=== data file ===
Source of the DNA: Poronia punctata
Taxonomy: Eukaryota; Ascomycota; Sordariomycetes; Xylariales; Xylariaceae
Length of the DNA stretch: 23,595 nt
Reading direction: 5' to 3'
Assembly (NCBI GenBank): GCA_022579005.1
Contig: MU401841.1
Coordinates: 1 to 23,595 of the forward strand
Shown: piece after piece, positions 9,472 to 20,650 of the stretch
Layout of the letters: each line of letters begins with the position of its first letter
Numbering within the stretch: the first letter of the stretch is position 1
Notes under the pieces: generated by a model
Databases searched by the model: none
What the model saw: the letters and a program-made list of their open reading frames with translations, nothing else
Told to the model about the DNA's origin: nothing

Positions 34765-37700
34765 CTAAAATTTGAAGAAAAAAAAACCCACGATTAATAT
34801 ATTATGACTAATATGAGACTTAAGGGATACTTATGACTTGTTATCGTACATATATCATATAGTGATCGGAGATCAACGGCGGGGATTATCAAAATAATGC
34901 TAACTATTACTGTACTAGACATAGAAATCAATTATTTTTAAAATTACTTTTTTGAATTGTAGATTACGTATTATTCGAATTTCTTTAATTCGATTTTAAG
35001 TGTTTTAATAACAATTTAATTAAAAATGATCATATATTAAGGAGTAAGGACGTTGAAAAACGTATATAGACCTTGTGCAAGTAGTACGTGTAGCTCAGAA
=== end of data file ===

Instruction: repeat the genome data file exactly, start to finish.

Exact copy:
Source of the DNA: Poronia punctata
Taxonomy: Eukaryota; Ascomycota; Sordariomycetes; Xylariales; Xylariaceae
Length of the DNA stretch: 23,595 nt
Reading direction: 5' to 3'
Assembly (NCBI GenBank): GCA_022579005.1
Contig: MU401841.1
Coordinates: 1 to 23,595 of the forward strand
Shown: piece after piece, positions 9,472 to 20,650 of the stretch
Layout of the letters: each line of letters begins with the position of its first letter
Numbering within the stretch: the first letter of the stretch is position 1
Notes under the pieces: generated by a model
Databases searched by the model: none
What the model saw: the letters and a program-made list of their open reading frames with translations, nothing else
Told to the model about the DNA's origin: nothing

Positions 34765-37700
34765 CTAAAATTTGAAGAAAAAAAAACCCACGATTAATAT
34801 ATTATGACTAATATGAGACTTAAGGGATACTTATGACTTGTTATCGTACATATATCATATAGTGATCGGAGATCAACGGCGGGGATTATCAAAATAATGC
34901 TAACTATTACTGTACTAGACATAGAAATCAATTATTTTTAAAATTACTTTTTTGAATTGTAGATTACGTATTATTCGAATTTCTTTAATTCGATTTTAAG
35001 TGTTTTAATAACAATTTAATTAAAAATGATCATATATTAAGGAGTAAGGACGTTGAAAAACGTATATAGACCTTGTGCAAGTAGTACGTGTAGCTCAGAA